Featured Research

from universities, journals, and other organizations

Researchers shed new light on double-lung transplants

Date:
January 27, 2014
Source:
Temple University Health System
Summary:
In the largest retrospective study to date using data from the United Network for Organ Sharing database for adult double-lung transplants, researchers have shown that there is no statistically significant difference between rejection and mortality rates among double-lung transplant recipients when their transplanted organs came from donors whose blood type was identical or compatible to their own.

In the largest retrospective study to date using data from the United Network for Organ Sharing (UNOS) database for adult double-lung transplants, Temple University School of Medicine researchers have shown that there is no statistically significant difference between rejection and mortality rates among double-lung transplant recipients when their transplanted organs came from donors whose blood-type was identical or compatible to their own.

Related Articles


"The study confirms what most of us in the transplant surgical community have recognized for some time based on our clinical experience," said senior author Yoshiya Toyoda, MD, PhD, Vice Chief of Cardiothoracic Surgery and Surgical Director Heart and Lung Transplantation at Temple University Hospital (TUH), in Philadelphia. Dr. Toyoda, who has performed more than 300 double-lung transplantations, also serves as Surgical Director of Mechanical Circulatory Support at TUH.

Toyoda and his colleagues found that the use of lungs from donors whose blood type was compatible, but not identical, to the recipient's was not associated with short- or long-term mortality and resulted in equivalent post-transplant lung function. "Using lungs from carefully selected blood-type compatible donors can result in excellent outcomes for double-lung transplant recipients," said Dr. Toyoda.

Dr. Toyoda noted that, given the scarcity of available organs, the ability of surgeons to expand the pool of potential donated organs to include lungs from blood-type compatible donors benefits patients awaiting organs.


Story Source:

The above story is based on materials provided by Temple University Health System. Note: Materials may be edited for content and length.


Cite This Page:

Temple University Health System. "Researchers shed new light on double-lung transplants." ScienceDaily. ScienceDaily, 27 January 2014. <www.sciencedaily.com/releases/2014/01/140127141748.htm>.
Temple University Health System. (2014, January 27). Researchers shed new light on double-lung transplants. ScienceDaily. Retrieved November 27, 2014 from www.sciencedaily.com/releases/2014/01/140127141748.htm
Temple University Health System. "Researchers shed new light on double-lung transplants." ScienceDaily. www.sciencedaily.com/releases/2014/01/140127141748.htm (accessed November 27, 2014).

Share This


More From ScienceDaily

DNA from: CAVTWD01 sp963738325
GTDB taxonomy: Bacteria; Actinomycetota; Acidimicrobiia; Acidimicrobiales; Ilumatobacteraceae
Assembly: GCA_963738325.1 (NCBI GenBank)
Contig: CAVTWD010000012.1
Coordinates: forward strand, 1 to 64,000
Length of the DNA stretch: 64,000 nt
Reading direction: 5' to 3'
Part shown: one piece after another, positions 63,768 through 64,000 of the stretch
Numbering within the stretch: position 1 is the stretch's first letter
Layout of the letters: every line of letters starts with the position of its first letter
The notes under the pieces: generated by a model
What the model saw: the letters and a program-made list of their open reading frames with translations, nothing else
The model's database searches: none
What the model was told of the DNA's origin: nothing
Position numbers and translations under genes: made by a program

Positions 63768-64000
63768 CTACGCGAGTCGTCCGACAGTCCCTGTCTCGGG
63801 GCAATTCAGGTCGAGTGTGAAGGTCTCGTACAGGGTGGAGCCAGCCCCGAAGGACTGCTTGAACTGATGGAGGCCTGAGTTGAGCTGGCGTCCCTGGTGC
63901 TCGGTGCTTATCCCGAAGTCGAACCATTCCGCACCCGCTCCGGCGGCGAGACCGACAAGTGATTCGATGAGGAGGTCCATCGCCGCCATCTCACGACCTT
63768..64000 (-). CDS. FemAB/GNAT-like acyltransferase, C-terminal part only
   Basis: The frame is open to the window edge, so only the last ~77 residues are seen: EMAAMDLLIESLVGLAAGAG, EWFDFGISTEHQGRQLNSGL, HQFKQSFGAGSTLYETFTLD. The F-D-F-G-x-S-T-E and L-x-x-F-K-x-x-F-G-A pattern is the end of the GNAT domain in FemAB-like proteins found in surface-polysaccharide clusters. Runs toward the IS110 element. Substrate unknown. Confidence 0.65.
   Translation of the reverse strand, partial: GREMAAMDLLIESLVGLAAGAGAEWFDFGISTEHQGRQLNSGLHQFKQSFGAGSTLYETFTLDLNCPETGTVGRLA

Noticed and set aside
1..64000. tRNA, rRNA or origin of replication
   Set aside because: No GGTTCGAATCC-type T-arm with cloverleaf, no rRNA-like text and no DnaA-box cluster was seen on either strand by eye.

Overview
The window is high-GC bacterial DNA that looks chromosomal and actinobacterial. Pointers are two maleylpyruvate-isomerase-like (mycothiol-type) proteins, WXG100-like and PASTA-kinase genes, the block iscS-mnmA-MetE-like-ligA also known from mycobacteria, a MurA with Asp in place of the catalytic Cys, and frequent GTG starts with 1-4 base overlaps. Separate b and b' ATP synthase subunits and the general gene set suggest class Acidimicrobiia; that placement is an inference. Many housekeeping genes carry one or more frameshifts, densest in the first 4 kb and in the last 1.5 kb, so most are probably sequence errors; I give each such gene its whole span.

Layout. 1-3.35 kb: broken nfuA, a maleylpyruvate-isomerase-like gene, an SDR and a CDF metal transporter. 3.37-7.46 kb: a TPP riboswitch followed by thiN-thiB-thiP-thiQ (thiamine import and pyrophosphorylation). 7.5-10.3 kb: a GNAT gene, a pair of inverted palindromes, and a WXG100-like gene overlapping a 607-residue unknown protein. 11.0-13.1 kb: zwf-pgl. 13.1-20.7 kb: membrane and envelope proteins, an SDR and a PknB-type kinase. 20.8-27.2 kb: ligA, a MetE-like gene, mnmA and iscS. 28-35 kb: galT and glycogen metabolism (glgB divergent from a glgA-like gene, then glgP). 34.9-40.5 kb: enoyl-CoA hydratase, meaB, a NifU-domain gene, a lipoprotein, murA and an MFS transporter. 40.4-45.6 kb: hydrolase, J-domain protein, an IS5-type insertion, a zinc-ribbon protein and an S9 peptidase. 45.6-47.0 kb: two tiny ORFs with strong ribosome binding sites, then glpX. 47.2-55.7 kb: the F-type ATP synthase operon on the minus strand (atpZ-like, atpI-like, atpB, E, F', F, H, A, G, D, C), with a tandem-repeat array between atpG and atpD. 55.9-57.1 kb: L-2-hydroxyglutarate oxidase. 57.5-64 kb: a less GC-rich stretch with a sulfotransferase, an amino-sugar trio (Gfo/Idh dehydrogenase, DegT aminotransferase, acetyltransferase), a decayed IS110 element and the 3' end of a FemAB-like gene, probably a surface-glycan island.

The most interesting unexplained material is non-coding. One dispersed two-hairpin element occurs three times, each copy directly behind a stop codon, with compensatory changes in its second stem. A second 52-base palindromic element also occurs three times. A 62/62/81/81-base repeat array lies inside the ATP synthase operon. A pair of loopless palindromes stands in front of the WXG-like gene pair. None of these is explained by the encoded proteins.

More Health & Medicine News

Thursday, November 27, 2014

Featured Research

from universities, journals, and other organizations


Featured Videos

from AP, Reuters, AFP, and other news services

Pet Dogs to Be Used in Anti-Ageing Trial

Pet Dogs to Be Used in Anti-Ageing Trial

Reuters - Innovations Video Online (Nov. 26, 2014) — Researchers in the United States are preparing to discover whether a drug commonly used in human organ transplants can extend the lifespan and health quality of pet dogs. Video provided by Reuters
Powered by NewsLook.com
Today's Prostheses Are More Capable Than Ever

Today's Prostheses Are More Capable Than Ever

Newsy (Nov. 26, 2014) — Advances in prosthetics are making replacement body parts stronger and more lifelike than they’ve ever been. Video provided by Newsy
Powered by NewsLook.com
From Popcorn To Vending Snacks: FDA Ups Calorie Count Rules

From Popcorn To Vending Snacks: FDA Ups Calorie Count Rules

Newsy (Nov. 25, 2014) — The US FDA is announcing new calorie rules on Tuesday that will require everywhere from theaters to vending machines to include calorie counts. Video provided by Newsy
Powered by NewsLook.com
Daily Serving Of Yogurt Could Reduce Risk Of Type 2 Diabetes

Daily Serving Of Yogurt Could Reduce Risk Of Type 2 Diabetes

Newsy (Nov. 25, 2014) — Need another reason to eat yogurt every day? Researchers now say it could reduce a person's risk of developing type 2 diabetes. Video provided by Newsy
Powered by NewsLook.com

Search ScienceDaily

Number of stories in archives: 140,361

Find with keyword(s):
 
Enter a keyword or phrase to search ScienceDaily for related topics and research stories.

Save/Print:
Share:  

Breaking News:

Strange & Offbeat Stories

 

Health & Medicine

Mind & Brain

Living & Well

In Other News

... from NewsDaily.com

Science News

Health News

Environment News

Technology News



Save/Print:
Share:  

Free Subscriptions


Get the latest science news with ScienceDaily's free email newsletters, updated daily and weekly. Or view hourly updated newsfeeds in your RSS reader:

Get Social & Mobile


Keep up to date with the latest news from ScienceDaily via social networks and mobile apps:

Have Feedback?


Tell us what you think of ScienceDaily -- we welcome both positive and negative comments. Have any problems using the site? Questions?
Mobile iPhone Android Web
Follow Facebook Twitter Google+
Subscribe RSS Feeds Email Newsletters
Latest Headlines Health & Medicine Mind & Brain Space & Time Matter & Energy Computers & Math Plants & Animals Earth & Climate Fossils & Ruins